All Wheels Up Supports Department of Transportation’s (DOT) Proposed Rule to Increase Protections of Air Travelers Who Use Wheelchairs


                                              March 5, 2024

All Wheels Up Supports Department of Transportation’s (DOT) Proposed Rule to Increase Protections of Air Travelers Who Use Wheelchairs


The proposed rule, called Ensuring Safe Accommodations for Air Travelers with Disabilities Using Wheelchairs, would put more responsibility on airlines and airports for safely, properly, and respectfully assisting air travelers who use wheelchairs—as well as handling their wheelchairs

FRISCO, TX – After continued collaboration among All Wheels Up, the United States DOT, and other stakeholders, the DOT introduced a proposal Thursday that would significantly benefit commercial air passengers who travel with wheelchairs. The new rule would:

1.     Mandate annual, hands-on training for airline staff and contractors who physically assist passengers and who handle passengers’ wheelchairs. A passenger in a wheelchair cannot enter the plane in their own wheelchair due to the very narrow plane aisles. The passenger needs to be transferred (usually by two employees of the airport assistance service working together) into a narrow “aisle wheelchair” (provided by the airport) to enter the plane. Once aboard, the passenger again needs to be transferred from the aisle wheelchair to their seat. The baggage handlers move the passenger’s personal wheelchair to store it below the plane with the luggage.

2.     Allow a wheelchair traveler to choose the company that will repair or replace their wheelchair if it’s mishandled, with the airline covering the costs. Travelers do not currently have control over their wheelchair repair process. When a wheelchair is damaged during loading and unloading, the regulations do not specify how a person is compensated for damage. Damaged or destroyed wheelchairs, especially when a passenger is out of town, can leave users literally stranded. The new rule will permit DOT to “more easily penalize airlines and hold them accountable when a passenger’s mobility device is damaged.”

3.     Clarify that airlines must provide prompt, safe, and dignified assistance to all passengers with disabilities. This is not currently stated in legislation.

DOT notes that if airlines fall short of any of these standards or mishandle a passenger’s wheelchair, the proposal—if finalized—would make it easier for DOT to hold airlines accountable for failing passengers who use a wheelchair. Any violation would count as an automatic violation of the Air Carrier Access Act (ACAA) when a wheelchair is mishandled.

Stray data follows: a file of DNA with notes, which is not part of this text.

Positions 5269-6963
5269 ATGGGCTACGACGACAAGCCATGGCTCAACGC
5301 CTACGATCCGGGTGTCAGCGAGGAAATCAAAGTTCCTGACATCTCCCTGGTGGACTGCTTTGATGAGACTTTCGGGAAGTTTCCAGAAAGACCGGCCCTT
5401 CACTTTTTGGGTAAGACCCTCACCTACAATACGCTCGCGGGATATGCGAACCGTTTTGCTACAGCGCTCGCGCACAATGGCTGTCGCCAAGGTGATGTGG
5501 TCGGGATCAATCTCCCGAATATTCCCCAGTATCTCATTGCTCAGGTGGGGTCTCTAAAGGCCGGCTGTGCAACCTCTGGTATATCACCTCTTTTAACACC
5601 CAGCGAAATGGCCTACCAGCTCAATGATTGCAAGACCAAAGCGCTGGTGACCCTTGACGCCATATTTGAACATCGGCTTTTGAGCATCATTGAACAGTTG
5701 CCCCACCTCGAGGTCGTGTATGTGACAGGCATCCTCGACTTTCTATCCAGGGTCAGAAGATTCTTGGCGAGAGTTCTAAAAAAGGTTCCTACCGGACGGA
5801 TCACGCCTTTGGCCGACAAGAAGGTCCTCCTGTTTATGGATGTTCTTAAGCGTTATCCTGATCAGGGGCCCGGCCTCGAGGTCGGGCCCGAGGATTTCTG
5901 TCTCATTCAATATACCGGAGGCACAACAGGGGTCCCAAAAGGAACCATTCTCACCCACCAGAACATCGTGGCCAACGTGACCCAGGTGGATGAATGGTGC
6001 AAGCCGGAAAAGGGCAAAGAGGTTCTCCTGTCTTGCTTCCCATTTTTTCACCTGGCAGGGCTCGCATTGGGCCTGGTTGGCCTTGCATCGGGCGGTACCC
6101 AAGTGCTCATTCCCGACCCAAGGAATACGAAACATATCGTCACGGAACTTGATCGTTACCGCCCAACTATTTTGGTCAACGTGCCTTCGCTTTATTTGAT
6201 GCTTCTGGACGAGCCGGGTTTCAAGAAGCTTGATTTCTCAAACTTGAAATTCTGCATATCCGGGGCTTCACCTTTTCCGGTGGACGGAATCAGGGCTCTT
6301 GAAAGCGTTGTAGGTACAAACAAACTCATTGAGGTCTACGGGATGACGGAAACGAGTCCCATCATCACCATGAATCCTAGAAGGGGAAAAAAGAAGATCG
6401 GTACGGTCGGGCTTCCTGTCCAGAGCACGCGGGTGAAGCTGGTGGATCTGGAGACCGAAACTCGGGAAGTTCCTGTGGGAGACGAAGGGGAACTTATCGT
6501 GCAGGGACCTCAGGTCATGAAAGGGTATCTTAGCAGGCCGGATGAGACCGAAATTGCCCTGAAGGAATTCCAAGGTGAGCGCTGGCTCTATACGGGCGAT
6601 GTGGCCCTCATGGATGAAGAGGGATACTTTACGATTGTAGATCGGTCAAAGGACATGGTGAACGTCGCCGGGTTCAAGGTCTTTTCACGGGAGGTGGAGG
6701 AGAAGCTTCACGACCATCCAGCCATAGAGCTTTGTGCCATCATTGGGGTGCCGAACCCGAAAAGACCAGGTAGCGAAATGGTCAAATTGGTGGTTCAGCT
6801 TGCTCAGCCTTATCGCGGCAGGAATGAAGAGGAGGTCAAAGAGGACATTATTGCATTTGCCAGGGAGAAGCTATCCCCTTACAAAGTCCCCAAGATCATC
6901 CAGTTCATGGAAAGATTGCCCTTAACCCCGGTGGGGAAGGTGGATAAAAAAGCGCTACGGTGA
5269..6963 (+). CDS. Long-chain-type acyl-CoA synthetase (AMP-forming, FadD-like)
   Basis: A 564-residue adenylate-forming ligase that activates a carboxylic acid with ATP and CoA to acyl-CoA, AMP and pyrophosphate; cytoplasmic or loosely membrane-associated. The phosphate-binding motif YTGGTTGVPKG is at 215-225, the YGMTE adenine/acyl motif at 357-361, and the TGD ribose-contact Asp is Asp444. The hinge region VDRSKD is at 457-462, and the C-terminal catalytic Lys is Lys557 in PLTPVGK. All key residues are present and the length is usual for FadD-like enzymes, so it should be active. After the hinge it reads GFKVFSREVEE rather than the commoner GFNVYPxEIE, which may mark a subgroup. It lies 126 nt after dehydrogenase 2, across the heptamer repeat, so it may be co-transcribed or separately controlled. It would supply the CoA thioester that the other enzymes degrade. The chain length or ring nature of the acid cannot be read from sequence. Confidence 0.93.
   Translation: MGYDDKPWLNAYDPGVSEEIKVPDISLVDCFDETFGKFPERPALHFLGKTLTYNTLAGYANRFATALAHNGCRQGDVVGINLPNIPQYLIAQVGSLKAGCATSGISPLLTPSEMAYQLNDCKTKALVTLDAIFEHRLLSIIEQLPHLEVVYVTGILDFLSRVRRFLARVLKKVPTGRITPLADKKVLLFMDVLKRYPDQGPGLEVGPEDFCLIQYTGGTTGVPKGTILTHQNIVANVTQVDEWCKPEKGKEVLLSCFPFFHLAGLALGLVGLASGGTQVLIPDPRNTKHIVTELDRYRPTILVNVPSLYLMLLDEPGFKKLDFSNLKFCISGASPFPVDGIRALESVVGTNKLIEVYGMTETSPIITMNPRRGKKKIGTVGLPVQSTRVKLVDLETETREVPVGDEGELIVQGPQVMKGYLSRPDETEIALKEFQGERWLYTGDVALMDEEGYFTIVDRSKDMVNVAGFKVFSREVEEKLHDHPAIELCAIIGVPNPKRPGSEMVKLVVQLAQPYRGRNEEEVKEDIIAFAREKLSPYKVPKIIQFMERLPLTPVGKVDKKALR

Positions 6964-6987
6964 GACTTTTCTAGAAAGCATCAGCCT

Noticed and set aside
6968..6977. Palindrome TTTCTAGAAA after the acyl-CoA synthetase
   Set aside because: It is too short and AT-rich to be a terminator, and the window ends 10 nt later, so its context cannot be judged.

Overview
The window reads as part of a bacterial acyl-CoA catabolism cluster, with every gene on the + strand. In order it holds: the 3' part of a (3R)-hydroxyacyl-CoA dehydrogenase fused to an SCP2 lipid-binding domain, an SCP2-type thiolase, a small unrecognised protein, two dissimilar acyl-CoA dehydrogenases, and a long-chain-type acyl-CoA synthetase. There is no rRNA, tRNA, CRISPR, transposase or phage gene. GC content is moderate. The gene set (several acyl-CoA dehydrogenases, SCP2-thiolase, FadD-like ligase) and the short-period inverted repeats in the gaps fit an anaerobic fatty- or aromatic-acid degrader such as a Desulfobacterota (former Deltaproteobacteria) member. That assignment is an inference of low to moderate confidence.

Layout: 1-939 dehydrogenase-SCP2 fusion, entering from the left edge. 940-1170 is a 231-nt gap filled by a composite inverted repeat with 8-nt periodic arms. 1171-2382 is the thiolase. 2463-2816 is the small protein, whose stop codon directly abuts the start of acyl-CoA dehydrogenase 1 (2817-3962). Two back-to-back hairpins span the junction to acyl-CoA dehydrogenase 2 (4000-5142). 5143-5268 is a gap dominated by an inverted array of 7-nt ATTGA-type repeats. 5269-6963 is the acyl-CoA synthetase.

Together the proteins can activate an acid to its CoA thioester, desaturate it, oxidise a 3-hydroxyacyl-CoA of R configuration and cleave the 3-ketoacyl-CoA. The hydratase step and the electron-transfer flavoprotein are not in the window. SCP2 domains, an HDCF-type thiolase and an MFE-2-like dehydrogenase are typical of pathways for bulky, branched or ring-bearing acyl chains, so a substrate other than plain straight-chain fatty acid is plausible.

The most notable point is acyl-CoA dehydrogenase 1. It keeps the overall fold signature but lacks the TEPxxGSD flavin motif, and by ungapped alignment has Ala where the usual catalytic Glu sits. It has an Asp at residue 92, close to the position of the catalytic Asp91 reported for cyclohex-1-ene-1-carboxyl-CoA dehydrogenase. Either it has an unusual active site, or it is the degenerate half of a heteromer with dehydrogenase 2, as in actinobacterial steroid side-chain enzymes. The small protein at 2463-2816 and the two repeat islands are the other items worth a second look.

All Wheels Up was instrumental in the process of crafting and structuring the Ensuring Safe Accommodations for Air Travelers with Disabilities Using Wheelchairs proposal. For the past two months, Erwin and others from All Wheels Up spent several days on Capitol Hill detailing the hurdles of air travel for people with disabilities, devising solutions, and identifying partners for change. The rule will remain in the federal register for 60 days so that lawmakers and members of the public can submit formal comments on it. All Wheels Up calls for government and public support of this proposal and encourages individuals within the disability community to comment.

“While All Wheel’s Up’s ultimate goal is to ensure a future where travelers can fly while sitting in their own wheelchairs in dedicated wheelchair spots, these regulations would make flying a safer and more equitable experience for wheelchair users,” said Michele Erwin, the president and founder of All Wheels Up. “These steps also call attention to the difficulties travelers with disabilities, like my son, face when flying.”

While those without disabilities may assume that the Americans with Disabilities Act (ADA) guarantees many of the protections outlined in this proposal, air travel instead falls under the Air Carrier Access Act (ACAA) of 1986. The new regulation will build on and directly bolster the ACAA.

This step forward comes as All Wheels Up not only continues advocacy but conducts crash-test research with universities and organizations like the National Institute for Aviation Research (NIAR). More studies will likely be published in the coming months. This year could see additional improvements for air travelers with disabilities with other proposed bills including the bill to reauthorize the Federal Aviation Administration.

All Wheels Up acknowledges and appreciates the bipartisan support it has received from lawmakers as well as from Secretary Buttigieg and the DOT.



About All Wheels Up

Established in 2011, All Wheels Up (AWU) is the first not-for-profit organization in the world to fund research and development for a “wheelchair spot” on commercial aircraft. The not-for-profit organization works with airline carriers, aircraft manufacturers, and lawmakers to make airplanes wheelchair accessible for the millions of people who depend on them for mobility and safe seating. AWU’s mission is to forge a future with safer and more dignified accessible air travel through research, advocacy, and community outreach.